Tim Rosamond named Knight in Order of Academic Palms [fr]
Mr. Vincent Sciama, Consul General of France in Louisiana, officially decorated Tim Rosamond as a Knight of the French Order of Academic Palms at the North Lewis Elementary School for his contributions to Louisiana’s French immersion program.
The event featured a presentation regarding the history of the French immersion program at North Lewis and a song in French from North Lewis students currently in the program.
L’Ordre des Palmes Academiques, which was created by Napoleon I in 1808, recognizes those who have rendered eminent service to French education and have contributed actively to the prestige of French culture.
The honor comes as North Lewis continues to be recognized as one of the most successful French immersion programs in Louisiana, having received numerous awards under Rosamond’s leadership and being designated as a state-certified World Language Immersion Site by the Louisiana Department of Education. It also has received the Label FrancEducation, a seal of quality for dual-language programs.
The Consul General commended the North Lewis principal on his years of work advocating for French immersion in Louisiana.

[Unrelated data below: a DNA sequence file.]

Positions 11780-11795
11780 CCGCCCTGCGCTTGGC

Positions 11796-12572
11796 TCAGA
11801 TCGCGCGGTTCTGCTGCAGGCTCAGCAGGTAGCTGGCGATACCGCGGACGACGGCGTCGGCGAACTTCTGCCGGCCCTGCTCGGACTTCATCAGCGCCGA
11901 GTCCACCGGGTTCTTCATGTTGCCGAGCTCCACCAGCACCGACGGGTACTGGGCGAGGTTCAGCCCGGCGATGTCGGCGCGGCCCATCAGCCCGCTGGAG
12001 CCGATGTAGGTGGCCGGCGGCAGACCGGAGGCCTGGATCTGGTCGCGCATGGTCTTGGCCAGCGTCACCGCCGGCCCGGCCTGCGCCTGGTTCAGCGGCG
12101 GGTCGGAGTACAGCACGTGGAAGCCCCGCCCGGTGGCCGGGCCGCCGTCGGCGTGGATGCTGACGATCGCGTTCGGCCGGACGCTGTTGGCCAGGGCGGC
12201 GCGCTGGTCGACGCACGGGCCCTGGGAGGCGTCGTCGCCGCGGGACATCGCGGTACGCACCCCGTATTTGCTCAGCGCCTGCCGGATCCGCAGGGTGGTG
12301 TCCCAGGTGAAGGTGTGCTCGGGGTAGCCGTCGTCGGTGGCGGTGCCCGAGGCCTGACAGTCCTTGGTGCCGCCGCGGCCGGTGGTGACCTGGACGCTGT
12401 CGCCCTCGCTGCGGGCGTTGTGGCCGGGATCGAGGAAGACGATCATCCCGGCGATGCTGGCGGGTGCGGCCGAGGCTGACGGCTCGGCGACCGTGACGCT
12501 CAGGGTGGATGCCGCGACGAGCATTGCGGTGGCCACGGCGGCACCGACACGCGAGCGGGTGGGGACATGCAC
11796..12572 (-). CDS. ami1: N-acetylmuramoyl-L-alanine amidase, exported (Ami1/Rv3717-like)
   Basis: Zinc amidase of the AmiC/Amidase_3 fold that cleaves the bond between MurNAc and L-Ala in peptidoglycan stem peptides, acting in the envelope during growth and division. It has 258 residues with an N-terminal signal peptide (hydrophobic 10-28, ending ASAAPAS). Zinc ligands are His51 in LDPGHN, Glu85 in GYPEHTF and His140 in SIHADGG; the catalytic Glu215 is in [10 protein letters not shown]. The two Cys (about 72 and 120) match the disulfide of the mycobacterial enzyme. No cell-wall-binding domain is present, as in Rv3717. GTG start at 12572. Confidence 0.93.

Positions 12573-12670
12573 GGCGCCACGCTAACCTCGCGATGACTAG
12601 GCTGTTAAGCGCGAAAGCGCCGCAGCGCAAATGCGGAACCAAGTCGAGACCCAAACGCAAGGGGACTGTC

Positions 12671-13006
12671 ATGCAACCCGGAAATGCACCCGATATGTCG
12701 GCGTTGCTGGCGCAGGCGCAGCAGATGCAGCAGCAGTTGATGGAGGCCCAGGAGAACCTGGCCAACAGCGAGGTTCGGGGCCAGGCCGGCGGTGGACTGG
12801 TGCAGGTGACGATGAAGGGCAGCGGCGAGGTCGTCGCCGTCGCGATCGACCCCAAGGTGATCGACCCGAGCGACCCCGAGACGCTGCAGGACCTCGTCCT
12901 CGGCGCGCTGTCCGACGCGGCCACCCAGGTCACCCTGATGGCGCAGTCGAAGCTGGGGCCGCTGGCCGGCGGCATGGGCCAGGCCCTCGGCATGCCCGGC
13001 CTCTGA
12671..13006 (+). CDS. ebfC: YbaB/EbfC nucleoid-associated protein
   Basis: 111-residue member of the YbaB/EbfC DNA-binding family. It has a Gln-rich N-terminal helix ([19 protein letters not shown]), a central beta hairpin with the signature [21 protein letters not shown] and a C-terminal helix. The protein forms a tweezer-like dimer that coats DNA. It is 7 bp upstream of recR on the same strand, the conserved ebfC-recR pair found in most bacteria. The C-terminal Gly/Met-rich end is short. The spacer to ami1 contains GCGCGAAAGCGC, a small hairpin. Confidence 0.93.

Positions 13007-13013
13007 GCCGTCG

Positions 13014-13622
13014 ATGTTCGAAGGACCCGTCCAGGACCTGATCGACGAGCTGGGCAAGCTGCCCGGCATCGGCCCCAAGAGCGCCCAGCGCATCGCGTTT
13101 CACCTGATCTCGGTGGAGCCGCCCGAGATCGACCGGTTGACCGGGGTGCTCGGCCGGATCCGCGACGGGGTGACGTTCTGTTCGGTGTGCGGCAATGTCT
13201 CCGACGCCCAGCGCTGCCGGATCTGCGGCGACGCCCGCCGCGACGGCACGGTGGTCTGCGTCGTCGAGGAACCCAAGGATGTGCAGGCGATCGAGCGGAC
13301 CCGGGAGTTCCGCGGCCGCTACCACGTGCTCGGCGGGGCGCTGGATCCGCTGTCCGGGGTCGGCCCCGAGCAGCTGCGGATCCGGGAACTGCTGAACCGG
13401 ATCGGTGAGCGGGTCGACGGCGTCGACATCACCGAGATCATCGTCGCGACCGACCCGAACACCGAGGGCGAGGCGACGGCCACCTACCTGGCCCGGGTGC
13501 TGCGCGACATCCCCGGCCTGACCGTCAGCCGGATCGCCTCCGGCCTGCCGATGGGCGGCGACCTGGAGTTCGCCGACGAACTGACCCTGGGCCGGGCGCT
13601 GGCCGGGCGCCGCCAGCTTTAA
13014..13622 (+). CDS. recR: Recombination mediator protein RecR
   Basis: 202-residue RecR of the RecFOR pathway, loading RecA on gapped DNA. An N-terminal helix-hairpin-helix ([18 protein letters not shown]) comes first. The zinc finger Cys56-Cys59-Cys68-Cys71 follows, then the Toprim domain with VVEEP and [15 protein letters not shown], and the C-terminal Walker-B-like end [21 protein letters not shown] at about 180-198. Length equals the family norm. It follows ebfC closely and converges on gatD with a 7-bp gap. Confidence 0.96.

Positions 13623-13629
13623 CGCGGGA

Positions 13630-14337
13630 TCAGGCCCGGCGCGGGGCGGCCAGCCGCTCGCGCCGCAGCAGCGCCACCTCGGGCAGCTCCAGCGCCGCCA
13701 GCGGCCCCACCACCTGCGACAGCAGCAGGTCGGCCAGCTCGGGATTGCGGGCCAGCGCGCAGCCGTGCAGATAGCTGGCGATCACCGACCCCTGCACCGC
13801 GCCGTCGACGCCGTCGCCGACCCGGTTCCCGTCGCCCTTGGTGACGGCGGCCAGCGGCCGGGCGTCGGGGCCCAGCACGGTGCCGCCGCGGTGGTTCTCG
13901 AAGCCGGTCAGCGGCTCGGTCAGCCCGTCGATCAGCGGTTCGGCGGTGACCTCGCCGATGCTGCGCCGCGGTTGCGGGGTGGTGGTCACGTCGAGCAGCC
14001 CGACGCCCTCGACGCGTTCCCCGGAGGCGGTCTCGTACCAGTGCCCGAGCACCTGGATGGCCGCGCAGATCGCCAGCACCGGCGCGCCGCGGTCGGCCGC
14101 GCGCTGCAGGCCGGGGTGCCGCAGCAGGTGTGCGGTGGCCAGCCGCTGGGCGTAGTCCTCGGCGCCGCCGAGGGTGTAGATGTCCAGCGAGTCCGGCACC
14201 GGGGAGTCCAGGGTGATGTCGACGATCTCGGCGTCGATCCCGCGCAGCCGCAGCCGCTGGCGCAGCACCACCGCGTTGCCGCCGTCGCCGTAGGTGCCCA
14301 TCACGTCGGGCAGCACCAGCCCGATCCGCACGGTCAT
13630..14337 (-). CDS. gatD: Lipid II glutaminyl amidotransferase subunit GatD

“Mr. Rosamond, you’re a remarkable leader and educator, I want to thank you for your spreading of the French language,” Mr. Sciama said. “We are very grateful for your actions and I know there’s a whole community here grateful for your actions.”
Tim Rosamond said that although he wasn’t a French speaker, he does have French ancestry and was proud of the school’s work in spreading the culture.
“I am not a francophone,” he said. “I have a lot of work to do to get there. But I am a francophile, a person that loves and embraces the French culture and wants to be a part of that culture.”
Tim Rosamond said that the original French immersion class that started in the early 2000s has only recently just finished college, and some of the work he looks forward to is contacting those students and seeing how the program has impacted their lives.
“I am a descendant of French speakers,” he said. “It is something that we all share in south Louisiana, a rich French heritage. It is this heritage and its language, the language of our parents and grandparents that we work so hard to maintain and protect.”